What makes senior dogs so special to you?
Senior dogs force you to kind of slow down and appreciate the simple things in life. Puppies are crazy, and you have to go so fast to keep up with them. Before we started Lionel’s Legacy, my daughters and I were delivering meals to clients of Meals on Wheels, and I think there’s a little bit of a relation between older dogs and older people. When we delivered meals (although the clients appreciated the meals), it was primarily about the companionship. They wanted to invite you in to tell you about their family and, most importantly, tell you about their pets. There’s no doubt, whether it’s a senior pet or a younger pet, our lives are so much more fulfilled with pets by our side. We love senior dogs and ended up advocating for them because no one else in San Diego was at the time. We knew it was something that needed to be addressed and we are happy to know that there are many of us senior dog rescuers now!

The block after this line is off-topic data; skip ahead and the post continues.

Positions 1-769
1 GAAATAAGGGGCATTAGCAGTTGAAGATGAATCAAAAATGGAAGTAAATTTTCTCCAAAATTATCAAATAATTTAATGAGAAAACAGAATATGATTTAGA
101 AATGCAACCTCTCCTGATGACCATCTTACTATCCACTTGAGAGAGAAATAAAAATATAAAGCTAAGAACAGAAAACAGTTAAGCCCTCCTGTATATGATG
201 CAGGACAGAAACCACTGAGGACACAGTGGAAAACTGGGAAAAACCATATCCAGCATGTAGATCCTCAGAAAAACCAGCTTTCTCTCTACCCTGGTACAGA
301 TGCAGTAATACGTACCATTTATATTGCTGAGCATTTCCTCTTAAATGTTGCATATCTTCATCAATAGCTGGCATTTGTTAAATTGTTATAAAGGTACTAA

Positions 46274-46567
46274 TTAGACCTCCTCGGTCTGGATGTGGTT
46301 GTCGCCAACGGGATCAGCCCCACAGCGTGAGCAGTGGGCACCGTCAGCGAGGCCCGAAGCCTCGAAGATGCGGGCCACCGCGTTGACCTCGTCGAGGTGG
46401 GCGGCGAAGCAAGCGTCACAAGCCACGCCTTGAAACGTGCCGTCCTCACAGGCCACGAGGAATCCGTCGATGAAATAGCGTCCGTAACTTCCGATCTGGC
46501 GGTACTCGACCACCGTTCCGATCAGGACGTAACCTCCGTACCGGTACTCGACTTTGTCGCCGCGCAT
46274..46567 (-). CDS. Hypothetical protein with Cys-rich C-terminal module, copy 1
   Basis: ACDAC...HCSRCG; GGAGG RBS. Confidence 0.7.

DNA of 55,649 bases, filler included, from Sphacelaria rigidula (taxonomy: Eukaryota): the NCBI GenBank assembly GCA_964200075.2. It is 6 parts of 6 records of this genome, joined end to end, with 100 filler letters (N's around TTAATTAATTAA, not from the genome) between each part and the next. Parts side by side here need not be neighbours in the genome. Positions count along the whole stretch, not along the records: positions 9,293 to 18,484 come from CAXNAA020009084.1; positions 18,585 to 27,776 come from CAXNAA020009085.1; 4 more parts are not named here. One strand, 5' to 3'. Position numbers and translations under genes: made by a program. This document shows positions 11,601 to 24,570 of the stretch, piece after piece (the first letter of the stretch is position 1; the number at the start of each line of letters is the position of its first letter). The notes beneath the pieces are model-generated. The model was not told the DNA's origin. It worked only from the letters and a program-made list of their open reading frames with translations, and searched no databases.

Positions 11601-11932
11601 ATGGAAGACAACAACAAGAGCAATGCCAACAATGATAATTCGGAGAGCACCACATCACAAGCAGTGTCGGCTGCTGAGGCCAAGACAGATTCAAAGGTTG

How has sharing your work with animals changed your life?